... but it's not a waste of time.
I've been trained in CPR for about 20 years. I've seen it performed many times but I've never had an opportunity to put my training into use until last night.
Here's the situation:
Wife finds 60-year-old husband collapsed and unresponsive next to the bed. She calls 9-1-1. The dispatchers coach her as she starts CPR.
We arrive minutes later.
My first thought as I walked in the room was, "He's dead." He's not breathing and has no pulse. He's lying on his back next to the bed. His face is blue and his eyes are open and unresponsive. We move him to the middle of the room.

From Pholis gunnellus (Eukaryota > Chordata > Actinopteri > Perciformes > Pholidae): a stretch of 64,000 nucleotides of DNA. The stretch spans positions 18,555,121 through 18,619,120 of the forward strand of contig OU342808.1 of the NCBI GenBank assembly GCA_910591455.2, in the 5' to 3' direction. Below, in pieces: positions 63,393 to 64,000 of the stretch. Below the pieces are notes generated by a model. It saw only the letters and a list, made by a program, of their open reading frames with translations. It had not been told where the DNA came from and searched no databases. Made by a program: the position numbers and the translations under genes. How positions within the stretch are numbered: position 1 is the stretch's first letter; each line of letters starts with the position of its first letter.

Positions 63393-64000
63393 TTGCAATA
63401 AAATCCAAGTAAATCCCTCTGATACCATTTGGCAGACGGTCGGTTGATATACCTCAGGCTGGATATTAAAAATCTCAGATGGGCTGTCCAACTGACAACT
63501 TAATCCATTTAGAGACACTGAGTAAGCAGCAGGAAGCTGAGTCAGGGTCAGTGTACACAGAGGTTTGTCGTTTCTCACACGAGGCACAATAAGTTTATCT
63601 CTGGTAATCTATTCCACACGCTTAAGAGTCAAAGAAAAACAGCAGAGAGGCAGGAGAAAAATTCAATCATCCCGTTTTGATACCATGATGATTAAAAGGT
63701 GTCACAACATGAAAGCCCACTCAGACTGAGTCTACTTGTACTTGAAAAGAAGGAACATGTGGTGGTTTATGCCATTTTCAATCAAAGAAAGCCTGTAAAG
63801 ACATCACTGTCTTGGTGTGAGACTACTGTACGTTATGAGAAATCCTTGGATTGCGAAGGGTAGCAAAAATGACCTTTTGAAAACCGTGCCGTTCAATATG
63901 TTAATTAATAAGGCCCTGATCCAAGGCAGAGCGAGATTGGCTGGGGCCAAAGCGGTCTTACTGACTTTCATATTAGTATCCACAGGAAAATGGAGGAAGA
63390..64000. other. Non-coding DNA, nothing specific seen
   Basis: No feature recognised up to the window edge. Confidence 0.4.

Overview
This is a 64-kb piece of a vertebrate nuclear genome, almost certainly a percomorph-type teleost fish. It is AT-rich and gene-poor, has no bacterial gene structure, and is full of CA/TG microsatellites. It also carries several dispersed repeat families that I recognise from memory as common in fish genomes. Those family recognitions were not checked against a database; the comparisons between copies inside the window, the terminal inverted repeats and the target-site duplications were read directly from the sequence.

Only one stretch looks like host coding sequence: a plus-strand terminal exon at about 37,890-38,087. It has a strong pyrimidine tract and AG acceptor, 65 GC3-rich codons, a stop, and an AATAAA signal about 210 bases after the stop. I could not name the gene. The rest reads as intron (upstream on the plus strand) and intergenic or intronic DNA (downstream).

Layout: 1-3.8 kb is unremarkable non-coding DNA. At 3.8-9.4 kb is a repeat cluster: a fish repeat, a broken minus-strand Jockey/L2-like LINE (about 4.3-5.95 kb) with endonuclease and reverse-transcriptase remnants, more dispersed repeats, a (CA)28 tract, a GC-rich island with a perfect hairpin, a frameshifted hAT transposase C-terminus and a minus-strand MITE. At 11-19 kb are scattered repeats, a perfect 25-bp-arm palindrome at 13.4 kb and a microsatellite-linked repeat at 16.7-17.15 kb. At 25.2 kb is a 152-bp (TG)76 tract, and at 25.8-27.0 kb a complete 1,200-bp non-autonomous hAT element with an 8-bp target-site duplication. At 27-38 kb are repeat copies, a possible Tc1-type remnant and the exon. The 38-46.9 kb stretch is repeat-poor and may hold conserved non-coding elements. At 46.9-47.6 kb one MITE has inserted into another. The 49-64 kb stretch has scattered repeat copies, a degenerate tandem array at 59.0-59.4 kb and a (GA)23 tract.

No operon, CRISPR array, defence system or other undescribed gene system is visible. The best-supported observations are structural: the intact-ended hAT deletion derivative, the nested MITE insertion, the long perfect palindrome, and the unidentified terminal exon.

My partner starts chest compressions. My other partner opens his airway. I fumble with my air-mask (I should have practiced putting it together). I finally put it together and start rescue breathing.
We continue for several minutes until the experts arrive. They transport the patient to the hospital after working on him for about ten minutes. The paramedics tell us he has a chance.
He's pronounced dead shortly after arriving at the ER.
My partner says, "I'd like to see someone recover just once."
CPR is useful only to keep blood flowing through a victim's body until they get to the hospital. It's not like the movies where the victim coughs, draws in a deep breath, opens his eyes and lives happily ever after. If you need CPR, you are probably already dead.
But here's the deal - unless the victim shows obvious signs of death (rigor mortis, lividity, decomposition, decapitation) - you start CPR.
We owe it to the family to do everything we can to save their loved one.